Tuesday afternoon, a man telephoned the general manager at Palm Beach Jai-Alai in Florida to make a special request. He asked if the establishment would accept cashier's checks from him that evening, because he and his associates were planning to make an especially large bet.

While this request was slightly unusual, the size of the transaction was going to be absolutely staggering. The gamblers would make a wager of more than $500,000. They would collect a payoff of $988,326.20, the largest in the history of American parimutuel wagering. And what made their bet all the more remarkable is that it was virtually a sure thing.

Officials at Palm Beach Jai-Alai could hardly have imagined the ramifications when they started to offer Pick Six wagering last November. The rules were the same as at Gulfstream Park and other Florida tracks. Bettors tried to select the winners of six consecutive games. If nobody succeeded, 25 percent of the money in the pool was paid out to the people with the largest number of winners. The remaining 75 percent went into a jackpot that would be paid when somebody did pick all six winners.

But there were a lot of differences between the Pick Six at Palm Beach and those at thoroughbred tracks. Palm Beach is a touristy place, and it doesn't cater to big bettors who would be making aggressive efforts to win the whole pool. Nor does jai-alai lend itself to intelligent handicapping the way horse racing does; the outcome of a game is almost a random event. With eight teams contesting each game, there are 8x8x8x8x8x8, or 262,144 possible outcomes to a jai-alai Pick Six.

With small crowds at Palm Beach betting small sums of money on the Pick Six, the chances were remote that anybody would hit it on any given night. For 146 matinee and evening programs, nobody did, and after Monday night the jackpot had grown to $551,331.

"People had been calling," fronton publicist Eric Moody said, "and asking how to bet big sums, asking how to wheel three or four or five numbers in a game." But one group of bettors saw that it was not necessary to leave anything to chance.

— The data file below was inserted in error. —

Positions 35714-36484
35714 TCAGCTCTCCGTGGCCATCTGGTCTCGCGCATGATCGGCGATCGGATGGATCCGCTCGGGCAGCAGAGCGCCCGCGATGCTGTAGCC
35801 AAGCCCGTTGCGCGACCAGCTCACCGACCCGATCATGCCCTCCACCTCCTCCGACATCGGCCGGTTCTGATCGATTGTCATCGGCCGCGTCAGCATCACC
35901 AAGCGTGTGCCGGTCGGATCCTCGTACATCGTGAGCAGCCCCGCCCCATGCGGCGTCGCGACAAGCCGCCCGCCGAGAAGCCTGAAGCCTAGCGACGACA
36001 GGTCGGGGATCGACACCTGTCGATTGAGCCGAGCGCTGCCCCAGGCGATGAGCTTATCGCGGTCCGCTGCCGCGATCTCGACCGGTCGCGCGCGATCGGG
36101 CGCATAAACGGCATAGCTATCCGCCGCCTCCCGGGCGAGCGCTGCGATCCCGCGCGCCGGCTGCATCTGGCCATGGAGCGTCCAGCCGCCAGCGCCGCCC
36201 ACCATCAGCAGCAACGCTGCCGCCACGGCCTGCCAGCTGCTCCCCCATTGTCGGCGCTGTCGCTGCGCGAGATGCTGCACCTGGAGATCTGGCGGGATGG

To cover every possible combination in the Pick Six would cost $524,288. Since the winner would get most of this money back along with the $551,331 jackpot, the bet would be very profitable as long as nobody else picked six winners on the same evening and split the pool. But the chances of that were fairly remote. Typically, the crowd at Palm Beach would bet about $20,000 on the Pick Six--$2 tickets on 10,000 of the 262,144 possible results of the Pick Six. So there was about a 1-in-26 chance that an average fan would win it. That left a 96 percent probability that the big bettors would take the whole pool with their monumental investment.

When the caller spoke to the general manager Tuesday, he said he had taken his money to a local bank and received cashier's checks. Jai-alai officials promptly called the bank to verify the transaction. That evening, the gamblers arrrived at the fronton--the people at Palm Beach won't say how many there were--and went to the window with their checks and a certain amount of cash. Once the cash was counted, they proceeded to make their bet. Because of the limitations of the computer equipment, they needed about half an hour to buy tickets that would cover every possibility in the Pick Six.

For the gamblers, the games themselves offered no suspense. All they had to do was hope that no West Palm Beach matron would play the digits in her phone number and split the pool with them.

When the public-address announcer said that the Pick Six had paid $988,326.20, Moody said, "Everybody seemed to gasp and take a breath at the same time. Everybody was buzzing." The winners went to an office at the fronton to fill out the necessary tax forms and to accept a check (plus a small amount of cash) for their winnings.

Their pre-tax profit for the evening was $464,038. The IRS withheld its standard 20 percent of the gross payoff, or $197,665, leaving them a net profit of $266,373. Assuming that the gamblers don't have a sharp accountant and a lot of tax shelters (which people with half a million dollars in ready cash usually do), the remainder of their tax liability would be $34,354. That left them with an after-tax profit of $232,019. Considering that there was virtually no risk involved, it wasn't a bad night's work.